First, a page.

Over the last several posts we have highlight some of the reasons why investing in the Japanese property market can be positive. Real estate investing like any investment vehicle comes with risks but the risks in property can be difficult to control. Things such as rent not being paid, tenants not looking after the property, items in the house breaking down and needing to be repaired and other issues that can cause landlord’s headaches. In Japanese properties, these issues are often absent.
- Japanese Tenants generally stay for several years allowing a steady source of rental income.
- Tenants usually are very reliable in paying their rent on time.
- Tenants are respectful to rental properties making sure the properties are kept clean and tidy. On vacating properties Japanese tenants will make sure the property is left the same as when they moved in
- By western standards, Japanese units/houses tend to be very basic accommodation. Tenants are required to purchase all white goods and furniture themselves. This even includes ceiling light fittings and fans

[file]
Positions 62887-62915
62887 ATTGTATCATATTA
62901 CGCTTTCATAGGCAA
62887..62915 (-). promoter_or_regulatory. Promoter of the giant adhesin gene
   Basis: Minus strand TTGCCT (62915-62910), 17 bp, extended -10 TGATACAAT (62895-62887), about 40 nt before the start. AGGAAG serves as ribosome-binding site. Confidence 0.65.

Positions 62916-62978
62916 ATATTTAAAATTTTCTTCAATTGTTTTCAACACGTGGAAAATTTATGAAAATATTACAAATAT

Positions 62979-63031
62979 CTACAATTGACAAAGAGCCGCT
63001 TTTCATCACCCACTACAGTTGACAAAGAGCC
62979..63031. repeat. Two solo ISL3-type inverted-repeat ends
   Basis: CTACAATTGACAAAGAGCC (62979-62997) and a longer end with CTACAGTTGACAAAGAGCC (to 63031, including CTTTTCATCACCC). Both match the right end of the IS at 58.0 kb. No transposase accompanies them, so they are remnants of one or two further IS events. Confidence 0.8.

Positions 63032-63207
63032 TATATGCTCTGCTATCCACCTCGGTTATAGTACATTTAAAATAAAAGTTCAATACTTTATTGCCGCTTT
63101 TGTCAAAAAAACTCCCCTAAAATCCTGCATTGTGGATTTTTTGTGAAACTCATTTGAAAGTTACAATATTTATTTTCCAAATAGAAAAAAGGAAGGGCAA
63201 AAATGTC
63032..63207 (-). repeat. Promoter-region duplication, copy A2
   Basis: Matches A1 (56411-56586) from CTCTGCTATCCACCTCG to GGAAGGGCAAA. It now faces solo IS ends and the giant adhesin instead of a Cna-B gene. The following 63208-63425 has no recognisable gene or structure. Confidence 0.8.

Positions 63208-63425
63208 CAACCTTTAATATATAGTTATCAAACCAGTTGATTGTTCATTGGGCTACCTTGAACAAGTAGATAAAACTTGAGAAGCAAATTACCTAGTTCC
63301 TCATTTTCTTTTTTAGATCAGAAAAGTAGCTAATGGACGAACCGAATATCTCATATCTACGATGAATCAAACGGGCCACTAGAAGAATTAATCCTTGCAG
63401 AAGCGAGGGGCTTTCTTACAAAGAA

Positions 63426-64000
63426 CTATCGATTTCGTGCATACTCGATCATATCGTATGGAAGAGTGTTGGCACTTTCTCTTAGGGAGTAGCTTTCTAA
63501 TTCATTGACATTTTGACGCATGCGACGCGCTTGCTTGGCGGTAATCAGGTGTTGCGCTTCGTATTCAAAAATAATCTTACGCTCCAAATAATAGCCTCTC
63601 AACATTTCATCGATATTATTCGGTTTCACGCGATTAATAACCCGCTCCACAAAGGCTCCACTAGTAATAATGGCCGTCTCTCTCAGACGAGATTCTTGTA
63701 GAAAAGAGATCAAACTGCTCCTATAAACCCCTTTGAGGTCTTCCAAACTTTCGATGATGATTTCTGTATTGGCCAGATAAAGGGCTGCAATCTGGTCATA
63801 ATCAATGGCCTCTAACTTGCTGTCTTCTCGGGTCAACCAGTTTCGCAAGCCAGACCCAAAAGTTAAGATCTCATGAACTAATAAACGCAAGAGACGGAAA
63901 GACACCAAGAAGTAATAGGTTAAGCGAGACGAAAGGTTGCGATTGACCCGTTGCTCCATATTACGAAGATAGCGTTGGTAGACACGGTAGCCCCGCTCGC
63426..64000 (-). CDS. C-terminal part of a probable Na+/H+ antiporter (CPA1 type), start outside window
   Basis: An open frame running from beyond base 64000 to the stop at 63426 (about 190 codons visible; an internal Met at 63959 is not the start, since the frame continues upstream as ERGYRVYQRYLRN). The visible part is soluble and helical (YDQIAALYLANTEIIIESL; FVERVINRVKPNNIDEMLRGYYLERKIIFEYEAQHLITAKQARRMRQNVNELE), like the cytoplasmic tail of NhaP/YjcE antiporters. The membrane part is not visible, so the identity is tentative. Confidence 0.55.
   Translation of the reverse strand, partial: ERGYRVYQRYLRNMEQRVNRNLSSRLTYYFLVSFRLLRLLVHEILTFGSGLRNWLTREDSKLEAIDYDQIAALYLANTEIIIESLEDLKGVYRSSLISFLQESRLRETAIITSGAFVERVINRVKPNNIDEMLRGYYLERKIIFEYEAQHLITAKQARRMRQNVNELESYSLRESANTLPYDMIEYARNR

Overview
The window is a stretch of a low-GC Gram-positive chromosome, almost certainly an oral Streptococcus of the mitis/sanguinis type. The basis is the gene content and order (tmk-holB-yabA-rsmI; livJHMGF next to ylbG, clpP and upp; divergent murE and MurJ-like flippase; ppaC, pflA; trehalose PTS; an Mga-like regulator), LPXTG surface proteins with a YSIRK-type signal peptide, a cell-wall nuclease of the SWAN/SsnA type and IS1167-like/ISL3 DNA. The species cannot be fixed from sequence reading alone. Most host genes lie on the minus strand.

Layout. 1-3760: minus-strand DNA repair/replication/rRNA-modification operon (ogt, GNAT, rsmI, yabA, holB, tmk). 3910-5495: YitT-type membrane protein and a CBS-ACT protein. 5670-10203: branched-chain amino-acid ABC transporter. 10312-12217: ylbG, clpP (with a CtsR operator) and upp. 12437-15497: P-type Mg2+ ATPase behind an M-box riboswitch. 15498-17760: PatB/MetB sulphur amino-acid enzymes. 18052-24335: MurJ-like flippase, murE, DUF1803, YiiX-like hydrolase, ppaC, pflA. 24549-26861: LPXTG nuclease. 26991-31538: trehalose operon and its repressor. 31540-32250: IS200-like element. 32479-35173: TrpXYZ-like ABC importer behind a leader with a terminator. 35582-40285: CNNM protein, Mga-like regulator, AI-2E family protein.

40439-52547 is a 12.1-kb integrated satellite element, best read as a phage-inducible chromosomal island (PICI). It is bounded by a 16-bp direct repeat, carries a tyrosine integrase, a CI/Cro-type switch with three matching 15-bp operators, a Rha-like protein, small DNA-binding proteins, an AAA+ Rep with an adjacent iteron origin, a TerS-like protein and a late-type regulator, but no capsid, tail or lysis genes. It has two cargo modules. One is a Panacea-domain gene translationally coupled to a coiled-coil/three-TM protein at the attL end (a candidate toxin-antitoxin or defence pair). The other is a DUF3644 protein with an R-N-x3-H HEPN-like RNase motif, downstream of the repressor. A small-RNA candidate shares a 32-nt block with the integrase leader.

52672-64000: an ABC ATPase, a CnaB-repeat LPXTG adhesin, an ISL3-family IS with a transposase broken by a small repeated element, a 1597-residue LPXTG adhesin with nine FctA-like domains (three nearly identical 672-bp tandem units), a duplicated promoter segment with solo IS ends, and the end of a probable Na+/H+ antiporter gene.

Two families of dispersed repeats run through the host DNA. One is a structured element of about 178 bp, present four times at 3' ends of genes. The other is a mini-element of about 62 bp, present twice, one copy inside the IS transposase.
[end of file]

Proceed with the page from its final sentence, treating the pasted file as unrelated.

- Little protection for the renter at the end of the lease period.
- At the beginning of a rental period the tenant must pay on average a deposit of 2 months rent. Deposits usually are non-negotiable as they are a refundable expense that is meant to cover any damages done to the apartment outside normal wear-and-tear
- Another payment a tenant must make is called ‘Key money’ and is a throwback from the end of World War 2 when the country was rebuilding. It was a gift to the owner for allowing the tenants to live in the owner’s apartment. Although building has long since be completed, the `key money’ payment still exists and usually around 2 months rent
- Other fees charged to tenants include cleaning fees and renewal fees.